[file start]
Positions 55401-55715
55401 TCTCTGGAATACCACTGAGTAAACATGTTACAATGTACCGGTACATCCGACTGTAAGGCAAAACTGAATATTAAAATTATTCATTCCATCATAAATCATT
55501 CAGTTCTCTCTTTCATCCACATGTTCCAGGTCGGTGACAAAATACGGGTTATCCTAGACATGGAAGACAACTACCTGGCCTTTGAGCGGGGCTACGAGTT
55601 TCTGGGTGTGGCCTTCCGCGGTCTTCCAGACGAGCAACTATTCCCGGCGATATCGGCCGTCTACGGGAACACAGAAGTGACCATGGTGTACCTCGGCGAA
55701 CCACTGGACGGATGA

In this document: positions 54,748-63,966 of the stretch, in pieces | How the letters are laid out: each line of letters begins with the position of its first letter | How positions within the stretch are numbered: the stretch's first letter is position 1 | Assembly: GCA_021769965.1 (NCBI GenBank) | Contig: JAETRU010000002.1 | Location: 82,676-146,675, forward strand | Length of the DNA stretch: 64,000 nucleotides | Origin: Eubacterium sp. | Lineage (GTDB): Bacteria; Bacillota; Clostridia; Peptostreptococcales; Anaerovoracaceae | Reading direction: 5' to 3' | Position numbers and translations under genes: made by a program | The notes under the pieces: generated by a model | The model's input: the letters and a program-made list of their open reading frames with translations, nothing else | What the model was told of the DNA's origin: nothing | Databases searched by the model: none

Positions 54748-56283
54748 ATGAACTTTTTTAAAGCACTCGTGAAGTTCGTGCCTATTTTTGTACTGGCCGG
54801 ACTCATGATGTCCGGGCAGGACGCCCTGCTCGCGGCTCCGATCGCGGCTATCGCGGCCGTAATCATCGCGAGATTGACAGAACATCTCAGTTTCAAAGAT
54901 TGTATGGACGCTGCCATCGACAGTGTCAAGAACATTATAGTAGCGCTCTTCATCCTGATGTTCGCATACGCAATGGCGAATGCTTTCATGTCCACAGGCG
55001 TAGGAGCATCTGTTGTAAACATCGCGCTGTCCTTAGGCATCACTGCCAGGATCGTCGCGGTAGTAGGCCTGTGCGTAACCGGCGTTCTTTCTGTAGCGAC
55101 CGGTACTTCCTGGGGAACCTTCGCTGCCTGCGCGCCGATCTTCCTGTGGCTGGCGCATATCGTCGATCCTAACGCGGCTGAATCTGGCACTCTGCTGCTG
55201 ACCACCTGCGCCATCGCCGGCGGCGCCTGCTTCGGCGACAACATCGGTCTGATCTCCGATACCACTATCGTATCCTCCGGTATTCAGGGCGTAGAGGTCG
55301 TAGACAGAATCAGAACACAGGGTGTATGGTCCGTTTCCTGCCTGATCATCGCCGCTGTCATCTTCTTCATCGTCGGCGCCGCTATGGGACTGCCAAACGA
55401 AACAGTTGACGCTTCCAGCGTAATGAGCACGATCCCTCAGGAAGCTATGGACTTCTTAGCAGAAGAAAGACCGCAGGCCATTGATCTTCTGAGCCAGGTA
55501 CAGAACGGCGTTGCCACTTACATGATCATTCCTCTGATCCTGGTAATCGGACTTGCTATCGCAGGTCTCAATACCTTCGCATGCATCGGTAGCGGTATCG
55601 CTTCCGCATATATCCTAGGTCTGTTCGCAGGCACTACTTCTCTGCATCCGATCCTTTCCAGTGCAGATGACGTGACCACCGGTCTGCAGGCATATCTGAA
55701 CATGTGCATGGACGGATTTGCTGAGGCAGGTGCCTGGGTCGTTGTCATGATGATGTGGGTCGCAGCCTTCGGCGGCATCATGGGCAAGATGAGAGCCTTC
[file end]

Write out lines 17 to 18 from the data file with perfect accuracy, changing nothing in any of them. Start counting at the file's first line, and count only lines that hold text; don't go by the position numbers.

55601 CTTCCGCATATATCCTAGGTCTGTTCGCAGGCACTACTTCTCTGCATCCGATCCTTTCCAGTGCAGATGACGTGACCACCGGTCTGCAGGCATATCTGAA
55701 CATGTGCATGGACGGATTTGCTGAGGCAGGTGCCTGGGTCGTTGTCATGATGATGTGGGTCGCAGCCTTCGGCGGCATCATGGGCAAGATGAGAGCCTTC